The thick skins range in color from amber to black, and hidden within them are chemical compounds called polyphenols. Muscadine grapes also have seeds that contain the same polyphenols, but in significantly higher amounts. Tannins are but one type of polyphenol, and they are what give the wine body, structure and that drying mouthfeel we often get in a big glass of bold red wine. Muscadine is full of other polyphenols, many that are lacking in other popular wines we drink. You probably have heard that red wine has health benefits when you drink in moderation. This is because of the polyphenols. These compounds support heart health and act as antioxidants.

3 – Muscadine Is Resistant To Pests & Diseases

Phylloxera is a tiny insect that has caused devastating effects on Vitis vinifera grapevines. The bug feeds off of the plant and introduces fungal infections which almost always kill off the vines at the root. An epidemic swept over Europe in the 1800s which crippled the wine industry, to this day has left growers and winemakers vulnerable.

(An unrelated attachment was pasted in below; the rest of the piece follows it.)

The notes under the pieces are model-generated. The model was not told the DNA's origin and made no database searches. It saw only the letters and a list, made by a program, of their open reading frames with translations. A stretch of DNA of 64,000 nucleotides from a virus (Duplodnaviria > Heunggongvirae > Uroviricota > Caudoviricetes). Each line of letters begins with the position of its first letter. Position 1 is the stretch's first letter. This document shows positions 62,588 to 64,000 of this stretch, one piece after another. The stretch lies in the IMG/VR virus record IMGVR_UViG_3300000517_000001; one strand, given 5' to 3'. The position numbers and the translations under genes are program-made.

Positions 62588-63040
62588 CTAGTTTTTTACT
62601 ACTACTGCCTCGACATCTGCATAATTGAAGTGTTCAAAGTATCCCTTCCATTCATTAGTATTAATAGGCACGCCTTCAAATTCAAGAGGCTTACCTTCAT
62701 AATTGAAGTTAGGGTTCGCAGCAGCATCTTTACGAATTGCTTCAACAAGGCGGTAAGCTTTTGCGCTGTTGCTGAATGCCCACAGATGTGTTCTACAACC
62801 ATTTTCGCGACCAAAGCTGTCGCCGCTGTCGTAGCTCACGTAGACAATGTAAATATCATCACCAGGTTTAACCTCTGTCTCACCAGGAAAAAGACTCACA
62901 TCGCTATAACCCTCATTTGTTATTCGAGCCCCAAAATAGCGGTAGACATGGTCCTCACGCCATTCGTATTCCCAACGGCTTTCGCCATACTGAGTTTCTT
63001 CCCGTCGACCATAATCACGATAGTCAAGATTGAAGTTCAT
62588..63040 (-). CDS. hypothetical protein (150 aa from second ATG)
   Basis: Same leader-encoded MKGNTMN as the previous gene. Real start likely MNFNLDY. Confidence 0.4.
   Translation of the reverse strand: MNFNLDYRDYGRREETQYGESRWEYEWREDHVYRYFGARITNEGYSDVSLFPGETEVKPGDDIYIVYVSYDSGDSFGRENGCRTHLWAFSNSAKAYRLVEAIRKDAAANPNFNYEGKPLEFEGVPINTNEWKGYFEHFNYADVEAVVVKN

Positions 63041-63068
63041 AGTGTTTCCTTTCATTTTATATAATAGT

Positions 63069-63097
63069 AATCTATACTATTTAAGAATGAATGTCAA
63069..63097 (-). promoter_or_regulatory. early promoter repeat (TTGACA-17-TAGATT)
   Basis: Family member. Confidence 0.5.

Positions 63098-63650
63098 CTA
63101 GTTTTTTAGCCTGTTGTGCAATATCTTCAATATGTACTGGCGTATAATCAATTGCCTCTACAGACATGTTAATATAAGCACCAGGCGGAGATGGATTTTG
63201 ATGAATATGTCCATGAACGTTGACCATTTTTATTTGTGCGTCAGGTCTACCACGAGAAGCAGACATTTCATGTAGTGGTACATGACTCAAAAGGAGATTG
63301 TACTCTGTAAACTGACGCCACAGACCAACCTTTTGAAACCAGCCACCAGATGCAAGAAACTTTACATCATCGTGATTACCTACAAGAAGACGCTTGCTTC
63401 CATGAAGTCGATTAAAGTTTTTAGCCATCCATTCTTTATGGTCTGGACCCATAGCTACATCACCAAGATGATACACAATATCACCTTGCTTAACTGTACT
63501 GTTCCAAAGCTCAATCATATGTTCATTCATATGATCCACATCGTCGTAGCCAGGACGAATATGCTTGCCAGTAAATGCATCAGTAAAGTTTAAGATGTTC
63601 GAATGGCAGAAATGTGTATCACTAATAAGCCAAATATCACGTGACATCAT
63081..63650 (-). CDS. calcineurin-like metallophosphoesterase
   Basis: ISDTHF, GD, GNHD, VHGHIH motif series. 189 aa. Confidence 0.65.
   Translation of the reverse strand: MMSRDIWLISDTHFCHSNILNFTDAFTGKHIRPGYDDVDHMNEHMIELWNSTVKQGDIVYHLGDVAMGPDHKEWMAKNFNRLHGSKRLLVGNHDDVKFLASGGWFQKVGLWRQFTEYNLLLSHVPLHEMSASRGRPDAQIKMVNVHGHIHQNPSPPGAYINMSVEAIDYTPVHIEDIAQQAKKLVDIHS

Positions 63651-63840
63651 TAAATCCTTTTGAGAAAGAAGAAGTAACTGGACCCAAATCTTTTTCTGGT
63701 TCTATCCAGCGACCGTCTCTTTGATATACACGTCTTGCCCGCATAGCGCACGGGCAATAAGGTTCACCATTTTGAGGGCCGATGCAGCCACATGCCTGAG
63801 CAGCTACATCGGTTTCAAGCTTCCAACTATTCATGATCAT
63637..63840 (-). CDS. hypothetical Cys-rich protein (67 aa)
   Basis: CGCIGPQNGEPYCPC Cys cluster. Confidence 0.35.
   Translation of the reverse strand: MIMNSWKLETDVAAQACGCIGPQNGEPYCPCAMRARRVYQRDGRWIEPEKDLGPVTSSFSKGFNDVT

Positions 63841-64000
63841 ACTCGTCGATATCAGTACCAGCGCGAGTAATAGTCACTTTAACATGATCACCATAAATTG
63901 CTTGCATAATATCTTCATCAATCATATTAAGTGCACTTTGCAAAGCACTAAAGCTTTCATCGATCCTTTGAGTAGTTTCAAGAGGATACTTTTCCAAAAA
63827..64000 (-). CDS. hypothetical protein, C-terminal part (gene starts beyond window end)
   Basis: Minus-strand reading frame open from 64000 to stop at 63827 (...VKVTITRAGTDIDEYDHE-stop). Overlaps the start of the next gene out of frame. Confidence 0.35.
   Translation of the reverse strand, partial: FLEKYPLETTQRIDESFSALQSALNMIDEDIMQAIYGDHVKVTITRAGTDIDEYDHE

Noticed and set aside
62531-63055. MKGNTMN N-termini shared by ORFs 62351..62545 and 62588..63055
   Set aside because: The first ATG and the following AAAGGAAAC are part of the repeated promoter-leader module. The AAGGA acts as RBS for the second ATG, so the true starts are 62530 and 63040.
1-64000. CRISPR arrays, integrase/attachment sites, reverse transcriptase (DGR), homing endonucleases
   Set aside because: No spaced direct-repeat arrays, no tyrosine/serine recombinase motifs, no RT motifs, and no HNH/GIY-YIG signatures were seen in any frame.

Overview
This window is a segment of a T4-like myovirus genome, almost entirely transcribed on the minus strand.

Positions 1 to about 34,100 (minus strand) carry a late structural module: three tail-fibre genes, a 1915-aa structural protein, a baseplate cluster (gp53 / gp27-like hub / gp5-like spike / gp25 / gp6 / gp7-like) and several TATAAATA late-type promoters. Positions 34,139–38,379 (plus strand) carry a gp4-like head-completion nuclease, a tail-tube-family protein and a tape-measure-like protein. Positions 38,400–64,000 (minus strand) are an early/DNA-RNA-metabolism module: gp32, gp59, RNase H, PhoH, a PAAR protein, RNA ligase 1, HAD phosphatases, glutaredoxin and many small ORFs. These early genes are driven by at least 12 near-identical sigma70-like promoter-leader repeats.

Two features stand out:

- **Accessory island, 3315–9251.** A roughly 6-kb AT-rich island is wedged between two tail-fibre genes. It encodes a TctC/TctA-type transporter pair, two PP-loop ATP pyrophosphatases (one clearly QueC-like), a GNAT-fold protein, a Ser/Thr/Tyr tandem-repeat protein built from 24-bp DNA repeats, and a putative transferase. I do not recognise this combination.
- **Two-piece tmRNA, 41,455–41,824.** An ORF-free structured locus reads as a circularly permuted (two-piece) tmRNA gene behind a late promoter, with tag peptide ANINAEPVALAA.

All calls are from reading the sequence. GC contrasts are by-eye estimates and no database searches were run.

Muscadine, however, has developed an adaptation in which it produces a sticky residue which not only protects it from most environmental microbes, but acts as a natural repellent to pests. This has caught the attention of American winemakers, who have used Muscadine rootstock to help grow their otherwise traditional Vitis vinifera vines.

4 – Muscadine Loves Hot, Humid Climates

Grapes love a cool, dry climate – for the most part. There are obviously exceptions to this rule, as certain grapes favor warmer climates (such as Verdelho). What makes Muscadine unique, however, is that it truly thrives in an environment where almost all other grapes cannot – where it is hot and wet.

Muscadine is found throughout the entire Southern United States. In fact, it is the only grape variety that can actually grow in this climate. However, the grape is quite adaptable – it is found as far north as Delaware, which is much cooler; and as far west as Texas, which is significantly drier.